I recently had the pleasure of photographing two rather large window shades that had never really been viewed before, due to their large size and fragile nature. These are part of a group of four shades, with each being contained in a rather simple but elegant wood cornice. The two shades that were photographed had been removed from the cornices at an earlier date, making them more accessible. These were made in China and are hand painted on a patterned silk. While all are painted in a similar style each is unique. Each shade features vining trees covered with a variety of exotic blossoms and bamboo. Brightly colored birds alight on the branches while additional birds and butterflies can be seen flying through the foliage. Large bizarre rock outcroppings are included in each panel.

I don’t know the exact provenance of these shades but they were gifted to the museum by one of its founders, Eleanor Hewitt. Not much research has been done on window shades of this sort but the Chinese hand painted wallpapers were always among the most expensive to purchase. These shades are approximately twelve feet in length so were used in a room with high ceilings, most likely one of the more formal rooms used for entertaining.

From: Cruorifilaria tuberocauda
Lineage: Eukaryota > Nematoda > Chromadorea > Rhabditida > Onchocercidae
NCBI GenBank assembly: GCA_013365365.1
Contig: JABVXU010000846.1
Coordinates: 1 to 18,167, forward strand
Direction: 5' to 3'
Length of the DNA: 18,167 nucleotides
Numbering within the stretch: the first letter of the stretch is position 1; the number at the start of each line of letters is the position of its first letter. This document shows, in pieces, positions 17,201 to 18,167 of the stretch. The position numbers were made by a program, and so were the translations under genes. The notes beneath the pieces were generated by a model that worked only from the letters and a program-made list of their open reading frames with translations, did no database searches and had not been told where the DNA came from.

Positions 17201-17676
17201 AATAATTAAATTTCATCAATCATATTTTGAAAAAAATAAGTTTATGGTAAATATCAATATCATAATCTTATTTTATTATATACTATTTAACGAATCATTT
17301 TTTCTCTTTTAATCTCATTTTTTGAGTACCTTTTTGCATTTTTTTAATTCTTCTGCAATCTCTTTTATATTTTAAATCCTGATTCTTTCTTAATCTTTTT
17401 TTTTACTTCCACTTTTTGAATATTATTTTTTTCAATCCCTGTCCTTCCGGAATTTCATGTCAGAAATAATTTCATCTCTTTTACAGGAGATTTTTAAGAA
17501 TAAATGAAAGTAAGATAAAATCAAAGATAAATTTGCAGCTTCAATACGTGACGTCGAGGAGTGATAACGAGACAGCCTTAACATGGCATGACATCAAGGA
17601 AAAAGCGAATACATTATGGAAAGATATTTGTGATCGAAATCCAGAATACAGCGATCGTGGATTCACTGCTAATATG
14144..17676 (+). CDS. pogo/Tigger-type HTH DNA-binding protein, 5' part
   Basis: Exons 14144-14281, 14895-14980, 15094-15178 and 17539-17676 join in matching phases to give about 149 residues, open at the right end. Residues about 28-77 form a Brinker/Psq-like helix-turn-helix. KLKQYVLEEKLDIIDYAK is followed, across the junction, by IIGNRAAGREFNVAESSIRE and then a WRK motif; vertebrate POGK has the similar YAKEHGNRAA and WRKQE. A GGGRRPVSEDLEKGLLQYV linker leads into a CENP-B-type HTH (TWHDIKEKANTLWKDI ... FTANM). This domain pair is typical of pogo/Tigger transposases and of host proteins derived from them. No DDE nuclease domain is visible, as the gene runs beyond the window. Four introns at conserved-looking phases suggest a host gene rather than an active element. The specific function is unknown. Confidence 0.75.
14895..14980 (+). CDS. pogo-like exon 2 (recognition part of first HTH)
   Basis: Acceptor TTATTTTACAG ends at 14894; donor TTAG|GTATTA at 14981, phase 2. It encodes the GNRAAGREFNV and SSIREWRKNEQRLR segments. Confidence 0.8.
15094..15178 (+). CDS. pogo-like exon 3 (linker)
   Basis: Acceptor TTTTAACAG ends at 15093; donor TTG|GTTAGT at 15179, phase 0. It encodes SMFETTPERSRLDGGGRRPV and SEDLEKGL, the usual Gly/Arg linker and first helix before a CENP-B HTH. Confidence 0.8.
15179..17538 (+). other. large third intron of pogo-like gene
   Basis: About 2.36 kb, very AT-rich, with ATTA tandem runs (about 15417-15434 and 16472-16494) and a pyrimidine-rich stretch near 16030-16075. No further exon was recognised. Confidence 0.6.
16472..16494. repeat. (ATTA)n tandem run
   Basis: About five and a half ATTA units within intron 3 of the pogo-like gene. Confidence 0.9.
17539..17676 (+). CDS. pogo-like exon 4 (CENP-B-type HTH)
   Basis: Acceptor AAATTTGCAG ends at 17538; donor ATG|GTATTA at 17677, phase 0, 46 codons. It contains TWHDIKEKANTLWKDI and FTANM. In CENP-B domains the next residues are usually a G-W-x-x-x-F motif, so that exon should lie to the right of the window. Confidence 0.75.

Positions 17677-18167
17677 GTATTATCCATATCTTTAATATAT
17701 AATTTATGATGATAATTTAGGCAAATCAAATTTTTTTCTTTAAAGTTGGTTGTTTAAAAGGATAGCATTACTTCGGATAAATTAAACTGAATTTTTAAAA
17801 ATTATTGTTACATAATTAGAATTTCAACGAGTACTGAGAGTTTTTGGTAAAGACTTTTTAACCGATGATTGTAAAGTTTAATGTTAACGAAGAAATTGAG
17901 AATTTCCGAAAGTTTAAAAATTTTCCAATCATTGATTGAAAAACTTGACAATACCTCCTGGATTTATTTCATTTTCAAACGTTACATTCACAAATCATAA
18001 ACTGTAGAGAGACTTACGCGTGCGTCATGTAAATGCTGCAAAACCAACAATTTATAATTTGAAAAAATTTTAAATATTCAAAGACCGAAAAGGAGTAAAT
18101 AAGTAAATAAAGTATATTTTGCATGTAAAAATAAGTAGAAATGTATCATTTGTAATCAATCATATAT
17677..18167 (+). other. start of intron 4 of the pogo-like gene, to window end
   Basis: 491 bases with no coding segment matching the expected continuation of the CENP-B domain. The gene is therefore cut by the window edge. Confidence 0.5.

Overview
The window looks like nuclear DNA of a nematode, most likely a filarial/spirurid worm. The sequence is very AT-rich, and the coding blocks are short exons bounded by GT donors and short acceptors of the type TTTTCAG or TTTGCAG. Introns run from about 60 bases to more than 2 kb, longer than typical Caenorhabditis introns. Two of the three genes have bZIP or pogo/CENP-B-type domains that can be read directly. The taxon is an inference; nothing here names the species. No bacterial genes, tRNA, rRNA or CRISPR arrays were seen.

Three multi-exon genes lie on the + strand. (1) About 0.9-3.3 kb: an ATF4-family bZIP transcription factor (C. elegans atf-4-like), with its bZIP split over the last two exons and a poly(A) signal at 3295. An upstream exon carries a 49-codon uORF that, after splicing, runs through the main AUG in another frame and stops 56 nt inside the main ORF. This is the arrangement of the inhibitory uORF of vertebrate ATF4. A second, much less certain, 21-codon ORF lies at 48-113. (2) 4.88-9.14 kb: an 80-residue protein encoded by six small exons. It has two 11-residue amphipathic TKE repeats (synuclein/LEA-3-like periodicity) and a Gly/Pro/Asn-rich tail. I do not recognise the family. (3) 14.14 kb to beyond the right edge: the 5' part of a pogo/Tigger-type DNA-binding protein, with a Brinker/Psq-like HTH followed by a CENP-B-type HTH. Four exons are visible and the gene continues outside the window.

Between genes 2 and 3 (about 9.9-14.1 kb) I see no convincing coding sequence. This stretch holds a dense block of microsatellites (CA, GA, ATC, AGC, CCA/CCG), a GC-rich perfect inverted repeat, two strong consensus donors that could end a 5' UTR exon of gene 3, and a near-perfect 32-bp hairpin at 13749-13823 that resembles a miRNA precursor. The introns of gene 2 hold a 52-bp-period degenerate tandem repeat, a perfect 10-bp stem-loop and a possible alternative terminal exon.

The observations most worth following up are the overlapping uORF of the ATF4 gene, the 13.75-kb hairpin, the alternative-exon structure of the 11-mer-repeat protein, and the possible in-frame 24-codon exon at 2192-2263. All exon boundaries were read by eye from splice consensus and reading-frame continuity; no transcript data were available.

These shades are painted in the same fashion as the Chinese hand painted wallpapers that were made for export beginning late in the seventeenth century. The Chinese wallpapers are thought to have started the fashion for wallpaper in Europe and America.

This Chinese shade is part of a larger group of window shades and curtain papers at the museum. Other significant shades include one from the New York Crystal Palace, 1853, and a set of six shades from Duke Farms in New Jersey.

One thought on “Window Shade for the Well Dressed Parlor

I was just told by friends about this post. What a fascinating piece. We were discussing how the style of this bird-and-flower design is quite similar to the Chinese wallpaper at Broughton Castle, Oxfordshire (hung after 1847, perhaps 1860s), and at Weston Park (probably hung after 1865), Shropshire, as well as at Kasteel d’Ursel near Antwerp (probably hung 1877). That kind of approximate date – mid nineteenth century or second half of nineteenth century – would kind of fit with them being associated with Eleanor Hewitt (1864-1924).

I wonder whether these shades were made as shades or as wallpapers on silk? Either way, there was a lot of cross-fertilisation between Chinese wallpapers and Chinese painted and embroidered furnishing silks. But of course silks have tended to fare less well than wallpapers, so it is wonderful to see that these have survived in the Cooper Hewitt collection.

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